In any event, we know both cases and deaths are underreported, and we know that people take quite awhile to die, so the deaths are lagging cases by probably a week, give or take.

i am looking for a reason for hope too, but still haven’t found it.
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Old 4th Feb 2020, 01:59
  #156 (permalink)  
 
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Originally Posted by Ollie Onion View Post
The shame of the whole thing is that in future China may be much less forthcoming with any information about new virus' after the reaction to this one.
WHO shares that concern as well. They don't think the virus meets the requirements for a cancellation of flights.

Last edited by FlareArmed2; 4th Feb 2020 at 02:21.
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Old 4th Feb 2020, 02:21
  #157 (permalink)  
 
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I just look at the data as it is published. A good way to look at infection data is using a logarithm scale. This clearly shows if the rate of increase each day is increasing (very bad), stable (bad), or decreasing (good).

Spoiler alert: it's good news.





"Cases" are number of cases reported in mainland China (M. China) and rest of the world (ROW), from John Hopkins University.
Y-axis is plotted as a logarithm, so straight lines on graph show the exponential rate.
Coloured lines on chart show examples of specified daily increase in number of cases reported. They are not lines of best fit.


So we can see that in the early stages the number of cases increased at about 50% per day, or more than doubled every two days. From about 28 Jan the rate decreased to about 25%. Recently the rate of increase has dropped even further. Conclusion: the rate of increase is no longer exponential but is moving towards a null rate of increase.

The second graph shows the daily rate of increase for each day. There is large scatter in the early days when the number of cases was low. More recently the data points have become less scattered and show a clear trend downwards. Conclusion: the rate of increase in number of cases is going down, so it is moving in the correct direction. This is very good news.




"Daily change" for mainland China (M. China) and rest of the world (ROW), from John Hopkins University.
Coloured lines on chart are linear lines of best fit.
Lines extending beyond data points are extrapolated and therefore not data-based but are speculative.


It's important not to read too much into this data. There could be further outbreaks in countries with poor medical care, for example, or a cluster of outbreaks elsewhere. But the trend is going the right way. By the end of February it is possible that we will start to see an overall decline in the number of cases (ie the trend becomes negative). I am optimistic that this will occur before the end of February but it may take some time to recognise.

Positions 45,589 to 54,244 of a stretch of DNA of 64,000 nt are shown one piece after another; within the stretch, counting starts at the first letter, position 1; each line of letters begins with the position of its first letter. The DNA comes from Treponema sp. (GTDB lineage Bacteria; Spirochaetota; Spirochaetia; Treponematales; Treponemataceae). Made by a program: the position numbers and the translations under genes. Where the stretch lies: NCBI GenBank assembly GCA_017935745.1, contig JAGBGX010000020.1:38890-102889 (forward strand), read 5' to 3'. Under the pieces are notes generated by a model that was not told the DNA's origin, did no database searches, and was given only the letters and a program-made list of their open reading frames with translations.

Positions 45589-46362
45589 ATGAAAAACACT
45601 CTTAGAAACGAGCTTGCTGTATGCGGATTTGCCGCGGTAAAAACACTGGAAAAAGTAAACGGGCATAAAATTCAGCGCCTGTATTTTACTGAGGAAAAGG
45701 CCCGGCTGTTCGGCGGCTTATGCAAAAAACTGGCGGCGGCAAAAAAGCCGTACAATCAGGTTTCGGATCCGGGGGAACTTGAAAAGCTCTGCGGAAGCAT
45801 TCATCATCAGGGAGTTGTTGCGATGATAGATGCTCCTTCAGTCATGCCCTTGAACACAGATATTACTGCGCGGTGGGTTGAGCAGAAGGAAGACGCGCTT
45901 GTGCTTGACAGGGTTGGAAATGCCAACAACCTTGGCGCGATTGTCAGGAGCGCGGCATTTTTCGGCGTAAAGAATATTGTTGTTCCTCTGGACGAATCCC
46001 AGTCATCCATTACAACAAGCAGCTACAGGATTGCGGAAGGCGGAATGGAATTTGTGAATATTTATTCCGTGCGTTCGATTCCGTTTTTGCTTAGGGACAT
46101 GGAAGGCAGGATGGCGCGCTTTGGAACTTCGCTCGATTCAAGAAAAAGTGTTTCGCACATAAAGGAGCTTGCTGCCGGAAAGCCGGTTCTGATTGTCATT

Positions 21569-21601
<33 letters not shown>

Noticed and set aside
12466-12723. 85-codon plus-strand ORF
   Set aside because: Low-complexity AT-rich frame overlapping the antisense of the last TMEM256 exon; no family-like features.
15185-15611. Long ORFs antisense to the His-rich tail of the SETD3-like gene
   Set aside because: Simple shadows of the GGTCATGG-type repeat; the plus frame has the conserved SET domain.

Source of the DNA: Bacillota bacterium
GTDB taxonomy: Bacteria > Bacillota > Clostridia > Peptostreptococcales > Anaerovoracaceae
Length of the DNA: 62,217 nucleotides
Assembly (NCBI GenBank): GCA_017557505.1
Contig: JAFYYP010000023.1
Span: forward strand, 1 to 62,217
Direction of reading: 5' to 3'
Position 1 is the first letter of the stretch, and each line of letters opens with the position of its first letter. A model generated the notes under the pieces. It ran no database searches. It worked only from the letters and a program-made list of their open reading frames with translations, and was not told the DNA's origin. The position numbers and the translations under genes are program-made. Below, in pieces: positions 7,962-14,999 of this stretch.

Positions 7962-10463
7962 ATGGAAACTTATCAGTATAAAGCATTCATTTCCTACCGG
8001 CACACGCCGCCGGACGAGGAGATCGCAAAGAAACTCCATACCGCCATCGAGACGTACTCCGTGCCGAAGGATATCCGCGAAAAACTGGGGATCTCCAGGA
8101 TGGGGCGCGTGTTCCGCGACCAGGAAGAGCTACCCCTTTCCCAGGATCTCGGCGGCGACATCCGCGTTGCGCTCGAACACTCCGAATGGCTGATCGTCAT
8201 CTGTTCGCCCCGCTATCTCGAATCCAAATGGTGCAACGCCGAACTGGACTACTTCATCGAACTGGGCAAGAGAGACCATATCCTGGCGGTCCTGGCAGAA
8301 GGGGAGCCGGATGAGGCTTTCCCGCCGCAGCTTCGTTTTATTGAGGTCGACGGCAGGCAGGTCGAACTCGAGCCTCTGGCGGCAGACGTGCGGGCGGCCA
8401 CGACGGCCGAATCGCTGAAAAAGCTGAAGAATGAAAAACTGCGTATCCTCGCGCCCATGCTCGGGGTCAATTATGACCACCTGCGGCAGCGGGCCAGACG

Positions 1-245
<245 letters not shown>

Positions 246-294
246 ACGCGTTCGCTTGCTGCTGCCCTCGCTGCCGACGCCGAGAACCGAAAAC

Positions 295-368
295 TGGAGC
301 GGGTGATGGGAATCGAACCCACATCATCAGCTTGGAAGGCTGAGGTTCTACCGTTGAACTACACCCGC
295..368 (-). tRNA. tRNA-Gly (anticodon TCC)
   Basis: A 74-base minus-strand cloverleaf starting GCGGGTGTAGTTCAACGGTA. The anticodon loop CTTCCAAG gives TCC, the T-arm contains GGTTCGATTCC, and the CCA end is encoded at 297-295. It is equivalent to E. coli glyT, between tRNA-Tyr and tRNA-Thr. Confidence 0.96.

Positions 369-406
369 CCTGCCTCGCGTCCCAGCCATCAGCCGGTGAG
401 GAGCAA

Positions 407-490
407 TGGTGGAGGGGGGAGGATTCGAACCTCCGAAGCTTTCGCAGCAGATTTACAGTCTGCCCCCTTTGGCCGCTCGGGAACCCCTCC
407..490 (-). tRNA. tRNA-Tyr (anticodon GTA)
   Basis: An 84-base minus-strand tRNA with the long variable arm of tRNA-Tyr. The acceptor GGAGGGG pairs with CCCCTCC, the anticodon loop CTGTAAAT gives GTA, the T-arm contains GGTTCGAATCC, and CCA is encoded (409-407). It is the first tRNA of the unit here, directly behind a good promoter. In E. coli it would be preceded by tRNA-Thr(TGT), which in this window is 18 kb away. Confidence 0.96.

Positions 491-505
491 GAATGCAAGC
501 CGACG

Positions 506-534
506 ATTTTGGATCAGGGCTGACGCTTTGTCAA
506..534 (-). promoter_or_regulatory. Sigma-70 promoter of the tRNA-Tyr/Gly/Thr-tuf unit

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Old 4th Feb 2020, 02:38
  #158 (permalink)  
 
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Good news?

Ah but is the slow down due to lower transmission or due to other factors such as hospitals swamped or running out of test kits?
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Old 4th Feb 2020, 02:57
  #159 (permalink)  
 
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The problem, as I’m sure everyone is aware, is how to maintain the trust of the community while advising them of precautions to be taken. If you stuff it up, you either scare the beejesus out of everyone and crash the economy, or worse, or you leave people living in a fools paradise.
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Old 4th Feb 2020, 03:10
  #160 (permalink)  
 
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Doctors are perfectly capable of diagnosing nCoV without test kits:

Case definition of the Chinese Center for Disease Control and Prevention (CDC)
A suspected or probable case is defined as a case that meets: (1) three clinical criteria or (2) two clinical criteria and one epidemiological criterion. Clinical criteria are: fever; radiographic evidence of pneumonia or acute respiratory distress syndrome; and low or normal white blood cell count or low lymphocyte count. Epidemiological criteria are: living in Wuhan or travel history to Wuhan within 14 days before symptom onset; contact with patients with fever and symptoms of respiratory infection within 14 days before symptom onset; and a link to any confirmed cases or clusters of suspected cases.
The definition of a confirmed case, for the first case in a province, is a suspected or probable case with detection of viral nucleic acid at the city CDC and provincial CDC. For the second case and all subsequent cases, the definition is a suspected or probable case with detection of virus nucleic acid at the city CDC.
Source: The Lancet

I cannot speak to the general concern about "running out of test kits". It may be true, or it may not. I don't think it's true of countries outside of China, yet they are also showing a significant decline in the rate of increase in new cases; even better than mainland China. If outside China is declining, why wouldn't cases inside China also decline, albeit at a lesser rate due to the sheer numbers involved?

You can expect the worst if you want to. Look at the this posting from just a few days ago: Post 10676945 which says "(this) model has predicted the outcome very accurately so far". The model predicted 52,500 case by 3 Feb whereas the actual number is c. 20,000, hardly "very accurate". This illustrates the problem with extrapolation and assuming that no action shall be taken to reduce spread. That's not what happens in real life.

We have extensive experience in dealing with outbreaks before. They typically follow a pattern of initial exponential growth, followed by reduced increases as quarantine and immunisation efforts take hold. No case is smooth; there are bureaucratic delays, shortages of equipment, and foot-dragging by politicians all the time. Look at the Ebola crisis from a few years ago. It happened before and is happening now.

What is different this time around is the aggressive isolation policy by the Chinese government. We've not seen entire cities and provinces shutdown since the Middle Ages. This makes a huge difference. That, coupled with the data showing the same sort of decline as in other outbreaks, gives me confidence that while the road is not entirely smooth it is at least heading in the right direction.